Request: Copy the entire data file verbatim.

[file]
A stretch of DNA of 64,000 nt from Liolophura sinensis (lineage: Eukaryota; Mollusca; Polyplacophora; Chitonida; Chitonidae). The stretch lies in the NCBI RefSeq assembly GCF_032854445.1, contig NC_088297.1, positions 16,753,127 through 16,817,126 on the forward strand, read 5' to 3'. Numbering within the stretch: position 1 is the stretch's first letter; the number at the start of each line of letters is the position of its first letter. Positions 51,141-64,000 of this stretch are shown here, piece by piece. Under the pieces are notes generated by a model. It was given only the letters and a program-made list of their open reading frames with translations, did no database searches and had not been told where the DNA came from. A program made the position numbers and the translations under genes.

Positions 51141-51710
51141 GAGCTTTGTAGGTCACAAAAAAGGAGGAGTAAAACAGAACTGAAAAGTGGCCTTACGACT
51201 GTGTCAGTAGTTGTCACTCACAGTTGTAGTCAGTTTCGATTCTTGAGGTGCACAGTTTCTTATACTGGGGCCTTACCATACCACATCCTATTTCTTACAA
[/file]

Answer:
A stretch of DNA of 64,000 nt from Liolophura sinensis (lineage: Eukaryota; Mollusca; Polyplacophora; Chitonida; Chitonidae). The stretch lies in the NCBI RefSeq assembly GCF_032854445.1, contig NC_088297.1, positions 16,753,127 through 16,817,126 on the forward strand, read 5' to 3'. Numbering within the stretch: position 1 is the stretch's first letter; the number at the start of each line of letters is the position of its first letter. Positions 51,141-64,000 of this stretch are shown here, piece by piece. Under the pieces are notes generated by a model. It was given only the letters and a program-made list of their open reading frames with translations, did no database searches and had not been told where the DNA came from. A program made the position numbers and the translations under genes.

Positions 51141-51710
51141 GAGCTTTGTAGGTCACAAAAAAGGAGGAGTAAAACAGAACTGAAAAGTGGCCTTACGACT
51201 GTGTCAGTAGTTGTCACTCACAGTTGTAGTCAGTTTCGATTCTTGAGGTGCACAGTTTCTTATACTGGGGCCTTACCATACCACATCCTATTTCTTACAA